Future plans for the Griffith
For the longer term, TVR has already begun making plans to adapt Ford’s hybrid technology to its future models and says that it could even equip the Griffith as such, although there are no present plans to do so.
“We would be crazy not to be working on an electrification strategy,” said Berriman. “We want to avoid any accusation of being dinosaurs who only want to make cars with big V8s. Our aim for the future is to create a sustainable, multi-model business, and that very much includes electrification.”
As for racing? “We have a couple of options,” said Edgar. “Our real dream is to compete at Le Mans; you could make a great race car out of the Griffith as it stands. But we can’t look at that yet, for money and attention-span reasons.
“But a one-make series does look attractive. The old TVR Tuscan Challenge was a big part of British racing, and Ginetta is showing how it can work today. It’s a great way of developing the car, it’s great PR and it even drives revenue. So we’re looking at it closely, and when the time is right, we’ll do it.”
Will it work out for TVR?
To come up with an accurate answer to such a burning question, you must first assess what TVR has achieved. It has a stable management team and a well-engineered first product that complies with safety legislation across the world and can serve as an excellent basis for other variants in the future.
There’s a place to build it (despite the snail’s-pace planning approvals), plus the support of the greater Welsh government, which has even invested in the project. TVR also has a modern production process especially designed for simplicity and thus well suited to the factory’s somewhat remote location.
TVR cars have a persona that’s well understood, and the reborn company’s desirable-looking first product, the Griffith, does nothing to shake that understanding. Best of all, it has supporters and potential buyers who have already shown impressive loyalty by stumping up actual (if refundable) deposits. These are huge advantages.
Question marks still hang over whether TVR can raise the £25 million of bond money it seeks, although it must help investors to know that current orders amount to much more than that sum. Then, of course, the company must build cars with the quality and performance expected. That remains a big ask.
But TVR’s management have been steadfast so far in coping with difficulties. So I’m backing them to make a convincing, saleable car – and look forward to driving one this time in 2022.
Who is TVR’s new CEO?
Travelling via Land Rover and Rolls-Royce may not be the conventional route to making low-volume 200mph sports cars, but Jim Berriman insists the disciplines he learned on his way to TVR are highly relevant.
“There’s a very serious side to what we’re doing,” he said. “We’re reviving a brand in a sustainable way, so it provides direct employment in the UK and supports the supply base. Post-Brexit, I’d call that a great news story for British manufacturing.”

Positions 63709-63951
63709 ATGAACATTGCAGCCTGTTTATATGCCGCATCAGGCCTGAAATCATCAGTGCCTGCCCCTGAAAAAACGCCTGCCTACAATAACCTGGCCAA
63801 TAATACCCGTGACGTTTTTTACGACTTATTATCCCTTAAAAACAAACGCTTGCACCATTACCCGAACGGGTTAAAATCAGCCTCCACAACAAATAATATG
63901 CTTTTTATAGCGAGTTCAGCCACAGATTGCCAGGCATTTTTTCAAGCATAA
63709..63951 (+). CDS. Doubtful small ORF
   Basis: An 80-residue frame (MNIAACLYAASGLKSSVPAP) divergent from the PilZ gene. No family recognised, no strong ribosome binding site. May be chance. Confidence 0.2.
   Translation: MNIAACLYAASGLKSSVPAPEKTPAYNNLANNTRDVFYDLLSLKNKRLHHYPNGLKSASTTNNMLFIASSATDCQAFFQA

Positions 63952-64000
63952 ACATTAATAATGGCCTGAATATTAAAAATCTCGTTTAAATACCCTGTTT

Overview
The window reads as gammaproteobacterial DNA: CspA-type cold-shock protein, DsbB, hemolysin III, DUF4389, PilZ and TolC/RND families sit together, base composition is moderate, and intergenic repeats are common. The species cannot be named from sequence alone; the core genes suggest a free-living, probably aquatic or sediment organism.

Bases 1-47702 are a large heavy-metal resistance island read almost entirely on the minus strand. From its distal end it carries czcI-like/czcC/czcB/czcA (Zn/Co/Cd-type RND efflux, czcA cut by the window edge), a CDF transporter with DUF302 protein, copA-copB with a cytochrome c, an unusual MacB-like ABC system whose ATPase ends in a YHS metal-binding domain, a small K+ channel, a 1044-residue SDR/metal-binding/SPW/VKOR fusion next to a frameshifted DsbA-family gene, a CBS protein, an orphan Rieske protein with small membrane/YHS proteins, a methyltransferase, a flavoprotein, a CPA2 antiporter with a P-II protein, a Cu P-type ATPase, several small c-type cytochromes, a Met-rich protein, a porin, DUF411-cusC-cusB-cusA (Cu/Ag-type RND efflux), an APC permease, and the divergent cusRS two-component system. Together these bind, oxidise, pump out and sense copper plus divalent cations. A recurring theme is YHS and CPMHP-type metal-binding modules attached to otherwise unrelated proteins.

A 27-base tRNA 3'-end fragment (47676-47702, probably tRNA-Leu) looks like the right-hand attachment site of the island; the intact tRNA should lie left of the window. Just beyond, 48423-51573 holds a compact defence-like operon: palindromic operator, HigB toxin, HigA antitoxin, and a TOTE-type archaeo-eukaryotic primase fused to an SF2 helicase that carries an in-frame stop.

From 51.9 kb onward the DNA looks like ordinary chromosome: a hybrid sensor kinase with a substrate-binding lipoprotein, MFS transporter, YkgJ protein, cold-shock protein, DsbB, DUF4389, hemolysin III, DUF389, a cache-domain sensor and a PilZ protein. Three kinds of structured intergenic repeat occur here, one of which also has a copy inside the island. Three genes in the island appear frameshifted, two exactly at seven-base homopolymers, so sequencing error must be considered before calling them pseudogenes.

Berriman joined the Rover Group as a manufacturing engineering graduate not long before Land Rover began preparing the original Freelander. After that, he was seconded to Munich, under BMW’s halo, to work on the L322 – the third-generation Range Rover.
He returned to the UK to see the model into production but was enticed back to Germany a couple of years later to work on the Rolls-Royce Phantom.
He stayed at Rolls-Royce through the Ghost and Wraith programmes, leaving in 2013 for various consultancy roles. Then in 2018, he met TVR’s John Chasey.
“Les [Edgar] and I are entrepreneurs,” said Chasey. “We don’t pretend to have years of automotive experience. We always said we’d hire a CEO when the right person came along. Then we met Jim…”
What’s the Griffith like to drive?
Covid-19 restrictions meant we couldn’t even ride in the Griffith prototype, let alone drive it, so instead we interviewed a TVR test driver. Here’s his verdict…
“You step into the car easily, noting the big doors and low, narrow sills. The driving position is roomy and you sit low, sighting over the wheel and down the bonnet, which is satisfactorily lumpy.
“The instrument pod ahead is characterised by four cylindrical brass switches, like nothing you’ll find anywhere else. You read your speed in figures from a little tunnel in the centre of the binnacle. Engine revs are displayed on an LED graph that grows, left to right, as the engine accelerates.
“Like all the controls, the clutch is quite heavy. That’s deliberate; this is a TVR. The gearlever is fairly high, has a huge gearknob and, again, needs deliberate movement.
“The engine sound is deep, powerful and delivered in stereo from big side pipes, one just behind each front wheel. No pretence: it’s loud.
“Power is delivered easily from ultra-low revs, and there’s plenty of it. On the road, you have as much acceleration as you could possibly need, accompanied by that stirring engine note. You won’t feel all of the performance envelope without driving on a track.
“This is no track car, mind. It’s not small, but it feels compact enough to be driven confidently on confined country roads. It rides flat but feels supple enough for a car in which body control at speed is all-important. Most people will say the steering – which needs just two turns from lock to lock – is heavy, but we like it that way.
“This is a sports car for the keenest, most committed drivers. It has lots of poke, quick and obedient responses, meaty controls, great body control and a character all its own.”